Modularity is probably caused by multiple forces acting to various degrees in different contexts [4], and a comprehensive understanding of the evolutionary origins of modularity involves identifying those multiple forces and their relative contributions. The leading hypothesis is that modularity mainly emerges because of rapidly changing environments that have common subproblems, but different overall problems [13,14]. Computational simulations demonstrate that in such environments (called modularly varying goals: MVG), networks evolve both modularity and evolvability [13,14]. By contrast, evolution in unchanging environments produces non-modular networks that are slower to adapt to new environments [13,14]. Follow-up studies support the modularity-generating force of MVG in nature: the modularity of bacterial metabolic networks is correlated with the frequency with which their environments change [15]. It is unknown how much natural modularity MVG can explain, however, because it is unclear how many biological environments change *modularly*, and whether they change at a high enough frequency for this force to play a significant role [11]. A related theory that also assumes a constantly changing environment and selection for evolvability is that modularity arises to enable modifying one subcomponent without affecting others [11]. There are other plausible hypotheses (reviewed in [4]), including that variation mechanisms, such as gene duplication, create a bias towards the generation of modular structures [4] and that modularity evolves because of selection to make phenotypes robust to environmental perturbations [10].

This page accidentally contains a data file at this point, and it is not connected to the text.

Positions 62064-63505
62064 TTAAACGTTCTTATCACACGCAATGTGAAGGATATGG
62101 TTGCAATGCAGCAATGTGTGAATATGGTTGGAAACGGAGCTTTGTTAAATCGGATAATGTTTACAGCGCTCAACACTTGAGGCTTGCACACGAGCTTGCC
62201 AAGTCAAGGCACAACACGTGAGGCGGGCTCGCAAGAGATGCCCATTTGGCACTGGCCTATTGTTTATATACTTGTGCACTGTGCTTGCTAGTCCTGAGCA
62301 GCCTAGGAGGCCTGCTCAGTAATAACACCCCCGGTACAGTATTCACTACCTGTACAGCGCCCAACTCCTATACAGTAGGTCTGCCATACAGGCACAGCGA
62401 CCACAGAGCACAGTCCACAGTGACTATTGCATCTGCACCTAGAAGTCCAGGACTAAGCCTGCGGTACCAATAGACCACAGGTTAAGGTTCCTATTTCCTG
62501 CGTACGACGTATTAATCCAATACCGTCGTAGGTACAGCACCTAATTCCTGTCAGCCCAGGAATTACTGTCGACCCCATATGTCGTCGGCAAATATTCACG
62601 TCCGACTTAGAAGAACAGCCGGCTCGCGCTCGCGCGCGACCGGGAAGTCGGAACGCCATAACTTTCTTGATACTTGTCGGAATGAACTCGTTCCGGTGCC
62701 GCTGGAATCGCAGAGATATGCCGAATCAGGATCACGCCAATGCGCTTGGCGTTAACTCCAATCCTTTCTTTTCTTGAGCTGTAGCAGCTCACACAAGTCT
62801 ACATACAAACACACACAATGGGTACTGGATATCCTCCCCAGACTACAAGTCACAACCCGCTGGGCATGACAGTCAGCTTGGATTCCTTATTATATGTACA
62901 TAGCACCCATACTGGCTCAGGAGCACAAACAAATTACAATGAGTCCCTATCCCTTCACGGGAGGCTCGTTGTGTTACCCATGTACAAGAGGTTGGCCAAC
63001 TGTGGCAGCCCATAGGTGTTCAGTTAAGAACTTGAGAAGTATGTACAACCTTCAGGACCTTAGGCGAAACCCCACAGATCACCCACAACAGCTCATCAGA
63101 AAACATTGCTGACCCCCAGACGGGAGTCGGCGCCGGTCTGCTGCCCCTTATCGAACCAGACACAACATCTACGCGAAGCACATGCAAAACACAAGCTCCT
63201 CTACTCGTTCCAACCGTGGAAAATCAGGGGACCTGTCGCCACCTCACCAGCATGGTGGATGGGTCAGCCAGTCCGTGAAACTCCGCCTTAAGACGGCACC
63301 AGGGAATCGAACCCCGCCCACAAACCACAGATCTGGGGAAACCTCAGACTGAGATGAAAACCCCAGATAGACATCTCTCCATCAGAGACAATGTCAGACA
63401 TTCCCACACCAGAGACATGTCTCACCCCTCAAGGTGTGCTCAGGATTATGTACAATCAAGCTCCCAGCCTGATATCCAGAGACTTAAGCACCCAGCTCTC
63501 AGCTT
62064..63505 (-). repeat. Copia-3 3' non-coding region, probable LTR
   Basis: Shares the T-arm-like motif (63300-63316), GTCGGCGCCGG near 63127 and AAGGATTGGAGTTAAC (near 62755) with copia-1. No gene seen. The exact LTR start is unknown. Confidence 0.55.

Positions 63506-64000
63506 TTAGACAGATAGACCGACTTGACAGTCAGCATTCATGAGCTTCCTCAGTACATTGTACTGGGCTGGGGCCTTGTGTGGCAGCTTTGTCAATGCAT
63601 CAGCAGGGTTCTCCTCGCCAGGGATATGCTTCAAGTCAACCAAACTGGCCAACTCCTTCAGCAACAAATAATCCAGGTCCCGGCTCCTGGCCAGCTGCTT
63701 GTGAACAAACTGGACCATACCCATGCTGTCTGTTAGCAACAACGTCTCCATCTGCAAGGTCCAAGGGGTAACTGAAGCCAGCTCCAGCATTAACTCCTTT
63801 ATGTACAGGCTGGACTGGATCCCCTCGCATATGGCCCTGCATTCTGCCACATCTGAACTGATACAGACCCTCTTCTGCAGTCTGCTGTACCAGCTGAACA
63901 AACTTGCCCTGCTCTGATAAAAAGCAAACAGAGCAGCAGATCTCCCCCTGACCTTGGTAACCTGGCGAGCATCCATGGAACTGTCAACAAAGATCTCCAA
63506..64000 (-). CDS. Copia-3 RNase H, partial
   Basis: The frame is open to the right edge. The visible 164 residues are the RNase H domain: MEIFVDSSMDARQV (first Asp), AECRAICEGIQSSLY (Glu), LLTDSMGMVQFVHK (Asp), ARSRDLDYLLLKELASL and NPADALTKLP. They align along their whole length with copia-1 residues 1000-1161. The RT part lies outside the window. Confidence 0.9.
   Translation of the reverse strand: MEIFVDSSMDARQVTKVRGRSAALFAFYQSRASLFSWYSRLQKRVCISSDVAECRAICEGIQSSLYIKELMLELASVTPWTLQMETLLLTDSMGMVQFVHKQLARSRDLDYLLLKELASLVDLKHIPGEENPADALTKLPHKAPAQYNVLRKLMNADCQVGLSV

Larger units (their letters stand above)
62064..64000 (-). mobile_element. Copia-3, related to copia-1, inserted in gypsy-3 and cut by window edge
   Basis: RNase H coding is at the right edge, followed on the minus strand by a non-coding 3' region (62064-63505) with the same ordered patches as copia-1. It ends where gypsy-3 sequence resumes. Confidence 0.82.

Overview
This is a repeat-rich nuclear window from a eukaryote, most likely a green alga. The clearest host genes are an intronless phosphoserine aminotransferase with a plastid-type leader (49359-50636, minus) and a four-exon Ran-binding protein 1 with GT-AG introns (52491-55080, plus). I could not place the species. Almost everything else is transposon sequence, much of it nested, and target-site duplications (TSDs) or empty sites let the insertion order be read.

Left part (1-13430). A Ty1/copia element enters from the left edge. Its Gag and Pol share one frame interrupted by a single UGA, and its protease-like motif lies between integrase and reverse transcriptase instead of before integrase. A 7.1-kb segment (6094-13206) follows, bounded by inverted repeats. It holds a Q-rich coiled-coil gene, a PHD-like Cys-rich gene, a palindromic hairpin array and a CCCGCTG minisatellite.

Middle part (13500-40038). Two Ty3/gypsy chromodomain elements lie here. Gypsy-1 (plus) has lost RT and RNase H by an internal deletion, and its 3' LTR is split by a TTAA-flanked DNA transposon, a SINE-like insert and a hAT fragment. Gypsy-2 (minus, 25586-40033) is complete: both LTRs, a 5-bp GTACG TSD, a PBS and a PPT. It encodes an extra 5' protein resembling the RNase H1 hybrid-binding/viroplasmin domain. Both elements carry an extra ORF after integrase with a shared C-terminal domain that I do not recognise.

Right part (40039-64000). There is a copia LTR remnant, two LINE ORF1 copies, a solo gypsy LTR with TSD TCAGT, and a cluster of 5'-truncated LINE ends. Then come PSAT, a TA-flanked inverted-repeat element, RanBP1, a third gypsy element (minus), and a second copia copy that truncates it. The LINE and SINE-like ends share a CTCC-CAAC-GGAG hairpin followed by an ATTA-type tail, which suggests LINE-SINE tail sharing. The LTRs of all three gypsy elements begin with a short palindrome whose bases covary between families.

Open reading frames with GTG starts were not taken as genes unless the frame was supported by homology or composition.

We investigate an alternate hypothesis that has been suggested, but heretofore untested, which is that modularity evolves not because it conveys evolvability, but as a byproduct from selection to reduce connection costs in a network (figure 1) [9,16]. Such costs include manufacturing connections, maintaining them, the energy to transmit along them and signal delays, all of which increase as a function of connection length and number [9,17–19]. The concept of connection costs is straightforward in networks with physical connections (e.g. neural networks), but costs and physical limits on the number of possible connections may also tend to limit interactions in other types of networks such as genetic and metabolic pathways. For example, adding more connections in a signalling pathway might delay the time that it takes to output a critical response; adding regulation of a gene via more transcription factors may be difficult or impossible after a certain number of proximal DNA binding sites are occupied, and increases the time and material required for genome replication and regulation; and adding more protein–protein interactions to a system may become increasingly difficult as more of the remaining surface area is taken up by other binding interactions. Future work is needed to investigate these and other hypotheses regarding costs in cellular networks. The strongest evidence that biological networks face direct selection to minimize connection costs comes from the vascular system [20] and from nervous systems, including the brain, where multiple studies suggest that the summed length of the wiring diagram has been minimized, either by reducing long connections or by optimizing the placement of neurons [9,17–19,21–23]. Founding [16] and modern [9] neuroscientists have hypothesized that direct selection to minimize connection costs may, as a side-effect, cause modularity. This hypothesis has never been tested in the context of evolutionary biology. The most related study was on non-evolving, simulated neural networks with a specific within-life learning algorithm that produced more modularity when minimizing connection length in addition to performance [24], although the generality of the result was questioned when it was not replicated with other learning algorithms [25]. Without during-life learning algorithms, carefully constructed MVG environments or mutation operators strongly biased towards creating modules, attempts to evolve modularity in neural networks have failed [10,26,27].